Variable products are generally designed to generate maximum accumulation values through investments in numerous subaccounts varying in risk level and investment objectives of the policyholder.
But investment returns and risk are only part of the story. Not all products are designed the same way and each should be evaluated at the contract level to gauge its ultimate design objectives beyond simply accumulating cash. For example, some policies are designed for maximum death benefits while others may feature zero net cost loans and decreasing M&E charges for maximum retirement income. Additional policy features are designed to cushion the risk associated with a variable product such as guaranteed income and/or guaranteed death benefit options.
Full Disclosure surveys variable insurers twice each year and tracks illustrated values and benefits each brings to the marketplace. In addition to the contractual and qualitative data on each policy collected, we also look at how they are illustrating their products in the field (current as of Sept. 1, 2007). There are charts presented for current illustrated values and a scenario with maximum retirement income–an ideal use for variable life insurance. There is also a separate guaranteed minimum premium excerpt for long-term (age 100 or lifetime) guaranteed premium and death benefit. While very popular with traditional universal life plans, guarantees on premiums and death benefits are increasingly found as an option in VL.
Current illustrations are based on a Male Age 40 paying a $7,500 annual premium and a $1,000,000 policy. If our specified premium of $7,500 is too low to illustrate the policy for this age and face amount, the policies are blended with term insurance, if available. The death benefit type is level; however, a column is included with a true increasing death benefit for each policy. The class specified is best nonsmoker as long as the class represents at least 15% of the contract issued of each policy. Companies were asked to employ a 10% gross crediting rate that is then net of average fund expenses.
Internal rates of return (IRR) figures, included in the main chart, indicate which products are designed to be more efficient in producing cash values, death benefits, or are an all-around solution. The IRR can be applied to cash values as well as death benefits, and we have chosen to measure both at a policy duration of 30 years. Those seeking to analyze the relationship between cash values and death benefits will find the IRR measurement a useful tool. Information is included to show what the death benefits would be when illustrated under an increasing death benefit option.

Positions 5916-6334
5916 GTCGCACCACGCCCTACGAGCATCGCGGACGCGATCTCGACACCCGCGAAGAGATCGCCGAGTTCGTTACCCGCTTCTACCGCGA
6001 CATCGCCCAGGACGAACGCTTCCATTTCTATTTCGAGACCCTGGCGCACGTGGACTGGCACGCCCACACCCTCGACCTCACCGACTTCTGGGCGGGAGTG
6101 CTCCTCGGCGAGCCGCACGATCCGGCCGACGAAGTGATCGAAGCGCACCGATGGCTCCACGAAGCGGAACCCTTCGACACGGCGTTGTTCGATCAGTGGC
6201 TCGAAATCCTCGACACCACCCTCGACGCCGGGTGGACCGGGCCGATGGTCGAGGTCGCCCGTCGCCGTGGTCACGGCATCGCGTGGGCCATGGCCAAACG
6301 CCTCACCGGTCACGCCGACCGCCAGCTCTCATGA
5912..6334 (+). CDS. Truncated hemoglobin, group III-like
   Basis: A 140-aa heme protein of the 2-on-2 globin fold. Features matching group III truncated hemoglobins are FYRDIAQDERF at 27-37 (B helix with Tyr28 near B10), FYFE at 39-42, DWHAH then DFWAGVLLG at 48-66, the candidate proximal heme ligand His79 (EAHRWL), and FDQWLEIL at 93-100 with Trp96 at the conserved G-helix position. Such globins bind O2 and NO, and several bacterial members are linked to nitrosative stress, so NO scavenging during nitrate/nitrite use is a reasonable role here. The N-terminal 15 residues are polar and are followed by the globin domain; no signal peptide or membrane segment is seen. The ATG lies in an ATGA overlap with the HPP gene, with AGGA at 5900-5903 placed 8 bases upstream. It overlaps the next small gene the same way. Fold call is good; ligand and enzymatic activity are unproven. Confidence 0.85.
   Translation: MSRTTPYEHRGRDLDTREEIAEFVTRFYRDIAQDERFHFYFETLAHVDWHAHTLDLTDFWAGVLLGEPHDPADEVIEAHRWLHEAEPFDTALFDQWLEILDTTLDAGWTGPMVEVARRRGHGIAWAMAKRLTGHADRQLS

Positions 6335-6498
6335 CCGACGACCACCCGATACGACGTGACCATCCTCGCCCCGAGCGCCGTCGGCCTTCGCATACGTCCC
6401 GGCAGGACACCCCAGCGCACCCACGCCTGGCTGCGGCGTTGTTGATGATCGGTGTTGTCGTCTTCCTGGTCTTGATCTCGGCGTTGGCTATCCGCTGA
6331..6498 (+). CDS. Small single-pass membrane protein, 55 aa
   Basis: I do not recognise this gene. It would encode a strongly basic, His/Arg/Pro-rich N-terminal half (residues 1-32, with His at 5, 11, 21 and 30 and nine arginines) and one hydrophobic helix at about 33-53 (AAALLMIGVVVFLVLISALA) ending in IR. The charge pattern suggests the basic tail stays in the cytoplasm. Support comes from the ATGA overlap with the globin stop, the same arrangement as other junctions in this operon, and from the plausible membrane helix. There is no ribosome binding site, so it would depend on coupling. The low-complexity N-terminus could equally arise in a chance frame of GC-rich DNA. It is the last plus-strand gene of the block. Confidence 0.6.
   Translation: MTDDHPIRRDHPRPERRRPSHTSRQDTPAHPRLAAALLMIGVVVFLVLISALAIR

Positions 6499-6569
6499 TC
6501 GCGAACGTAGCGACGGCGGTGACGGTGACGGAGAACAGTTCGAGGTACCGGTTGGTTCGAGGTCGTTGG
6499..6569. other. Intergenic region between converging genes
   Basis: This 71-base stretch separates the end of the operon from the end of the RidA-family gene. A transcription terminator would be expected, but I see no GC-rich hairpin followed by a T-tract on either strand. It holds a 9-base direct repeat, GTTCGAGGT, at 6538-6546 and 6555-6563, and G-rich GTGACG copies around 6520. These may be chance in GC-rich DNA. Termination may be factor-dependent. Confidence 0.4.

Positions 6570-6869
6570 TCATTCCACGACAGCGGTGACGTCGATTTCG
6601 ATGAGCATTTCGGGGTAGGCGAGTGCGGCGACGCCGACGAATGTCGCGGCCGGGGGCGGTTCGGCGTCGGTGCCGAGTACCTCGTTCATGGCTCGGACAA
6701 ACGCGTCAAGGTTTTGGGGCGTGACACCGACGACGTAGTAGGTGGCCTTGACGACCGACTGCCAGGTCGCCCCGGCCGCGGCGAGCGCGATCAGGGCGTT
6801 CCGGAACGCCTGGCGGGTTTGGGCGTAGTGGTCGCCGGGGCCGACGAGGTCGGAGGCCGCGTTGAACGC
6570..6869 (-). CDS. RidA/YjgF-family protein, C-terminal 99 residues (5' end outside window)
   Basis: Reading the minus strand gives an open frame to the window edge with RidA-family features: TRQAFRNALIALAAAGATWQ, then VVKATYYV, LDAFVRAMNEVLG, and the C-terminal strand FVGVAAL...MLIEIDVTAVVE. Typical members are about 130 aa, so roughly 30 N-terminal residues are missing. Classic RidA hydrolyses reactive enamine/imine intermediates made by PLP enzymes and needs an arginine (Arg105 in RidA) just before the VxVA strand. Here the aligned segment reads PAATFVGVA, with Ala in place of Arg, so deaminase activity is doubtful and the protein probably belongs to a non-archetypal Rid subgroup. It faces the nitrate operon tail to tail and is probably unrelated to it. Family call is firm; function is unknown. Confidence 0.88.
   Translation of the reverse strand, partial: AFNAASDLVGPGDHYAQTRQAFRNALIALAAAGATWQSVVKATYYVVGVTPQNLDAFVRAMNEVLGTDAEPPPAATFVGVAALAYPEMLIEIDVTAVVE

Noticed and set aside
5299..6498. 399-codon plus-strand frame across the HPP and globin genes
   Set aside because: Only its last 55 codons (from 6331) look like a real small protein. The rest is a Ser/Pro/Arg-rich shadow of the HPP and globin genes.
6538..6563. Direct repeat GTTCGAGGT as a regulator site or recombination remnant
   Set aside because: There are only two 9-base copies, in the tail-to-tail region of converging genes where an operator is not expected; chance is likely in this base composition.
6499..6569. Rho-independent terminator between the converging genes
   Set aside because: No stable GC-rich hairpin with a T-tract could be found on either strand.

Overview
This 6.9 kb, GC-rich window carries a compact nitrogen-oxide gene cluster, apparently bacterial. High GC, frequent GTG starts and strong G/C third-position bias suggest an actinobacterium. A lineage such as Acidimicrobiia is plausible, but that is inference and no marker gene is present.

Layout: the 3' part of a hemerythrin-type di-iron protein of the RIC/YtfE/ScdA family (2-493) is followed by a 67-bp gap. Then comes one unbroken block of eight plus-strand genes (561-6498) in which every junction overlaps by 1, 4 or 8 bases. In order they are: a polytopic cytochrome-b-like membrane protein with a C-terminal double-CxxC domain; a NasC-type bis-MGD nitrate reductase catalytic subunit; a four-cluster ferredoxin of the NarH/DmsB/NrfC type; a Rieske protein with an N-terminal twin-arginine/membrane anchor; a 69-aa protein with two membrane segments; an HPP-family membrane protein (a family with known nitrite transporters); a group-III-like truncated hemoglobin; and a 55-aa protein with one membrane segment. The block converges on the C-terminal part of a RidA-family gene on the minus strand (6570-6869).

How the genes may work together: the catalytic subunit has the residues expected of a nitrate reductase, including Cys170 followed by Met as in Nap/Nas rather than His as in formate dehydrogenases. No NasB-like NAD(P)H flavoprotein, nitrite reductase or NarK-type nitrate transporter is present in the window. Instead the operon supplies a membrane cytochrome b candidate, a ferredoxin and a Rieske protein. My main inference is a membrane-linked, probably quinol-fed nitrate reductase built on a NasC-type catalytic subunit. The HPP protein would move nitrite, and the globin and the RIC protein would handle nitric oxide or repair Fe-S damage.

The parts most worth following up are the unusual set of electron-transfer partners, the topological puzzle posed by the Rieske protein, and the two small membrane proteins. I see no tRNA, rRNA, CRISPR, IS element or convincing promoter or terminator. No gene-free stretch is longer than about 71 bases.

Variable life is also marketed as a tool to supplement retirement income by surrendering accumulation values to the contract’s cost basis and using policy loans, thereafter, to provide maximum income. In the retirement income table, companies were asked to illustrate policies using a $10,000 premium starting at a Male Age 40, selecting an increasing death benefit option until age 65. At retirement age 65, the death benefit type is switched to level as values are liquidated. A residual value of $100,000 was requested at the policy maturity age and companies tried to come as close to that as their illustration systems would allow. Again, certain policies are designed to do certain things and a high cash value at age 65 does not necessarily translate into high retirement income.
One ongoing trend that is shifting values is the adoption of the new 2001 CSO mortality tables. This is required by 2009 and new and repriced products are reflecting the lower mortality expense burden. Policies in this report that utilize the new table include Ameritas Life’s Protector hVUL, AXA Equitable Life’s Incentive Life Legacy, John Hancock Life’s Protection VUL, Lincoln National Life’s VUL One and Northwestern Mutual’s Executive and Custom VUL.
The guaranteed minimum premium excerpt is for long-term (age 100 or lifetime) guaranteed premium and death benefit. Whether by rider, a minimum premium level, or through a dedicated fixed account, mechanisms to include the guarantee may differ. If a policy is not featured in the minimum guaranteed premium chart, it does not offer a long-term secondary guarantee but may offer shorter guarantee durations as specified in the main chart featuring illustrated values.
The illustrations in this report are meant to show how individual life variable plans are being illustrated on the street as a way to gauge their relative positions for a sample policyholder. The real product differentiation is at the policy level in the features, limitations, and current and guaranteed cost structure of each. While it is tempting to try to compare products using subaccount performance, the real test of a product’s ability to create policyholder value lies with the contract, or the “wrapper” around the investment components. To help clarify what each product in this report is designed for, we have included information under Product Design Objectives.
Clarification: The previous Full Disclosure excerpt on universal life current illustrated values, which ran in the Oct. 1 issue, should have included footnotes for Northwestern Mutual’s Custom UL Protector and Accumulator policies. The illustrations provided ignored the first year premium requirement of $25,000.